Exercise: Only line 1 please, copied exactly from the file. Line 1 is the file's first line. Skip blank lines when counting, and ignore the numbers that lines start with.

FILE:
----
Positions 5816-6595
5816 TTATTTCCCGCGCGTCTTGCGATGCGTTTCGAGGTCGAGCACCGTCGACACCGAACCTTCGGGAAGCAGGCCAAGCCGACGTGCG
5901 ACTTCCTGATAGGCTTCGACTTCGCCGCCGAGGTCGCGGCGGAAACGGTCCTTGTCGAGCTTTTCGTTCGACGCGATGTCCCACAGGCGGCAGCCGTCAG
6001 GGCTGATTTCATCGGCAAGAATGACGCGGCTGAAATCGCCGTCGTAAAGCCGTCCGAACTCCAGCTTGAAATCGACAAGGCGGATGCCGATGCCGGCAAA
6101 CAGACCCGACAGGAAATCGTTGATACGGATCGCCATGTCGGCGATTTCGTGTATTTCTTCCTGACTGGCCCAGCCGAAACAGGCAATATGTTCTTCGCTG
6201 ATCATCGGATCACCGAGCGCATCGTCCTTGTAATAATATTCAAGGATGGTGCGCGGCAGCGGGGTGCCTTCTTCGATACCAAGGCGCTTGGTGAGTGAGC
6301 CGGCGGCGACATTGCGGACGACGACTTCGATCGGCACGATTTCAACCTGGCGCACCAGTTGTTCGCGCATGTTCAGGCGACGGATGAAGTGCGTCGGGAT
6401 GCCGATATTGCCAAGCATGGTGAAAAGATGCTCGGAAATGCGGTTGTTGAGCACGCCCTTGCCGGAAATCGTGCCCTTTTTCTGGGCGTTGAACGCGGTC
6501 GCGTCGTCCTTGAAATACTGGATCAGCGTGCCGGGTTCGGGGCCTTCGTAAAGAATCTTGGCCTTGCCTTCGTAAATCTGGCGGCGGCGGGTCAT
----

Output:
Positions 5816-6595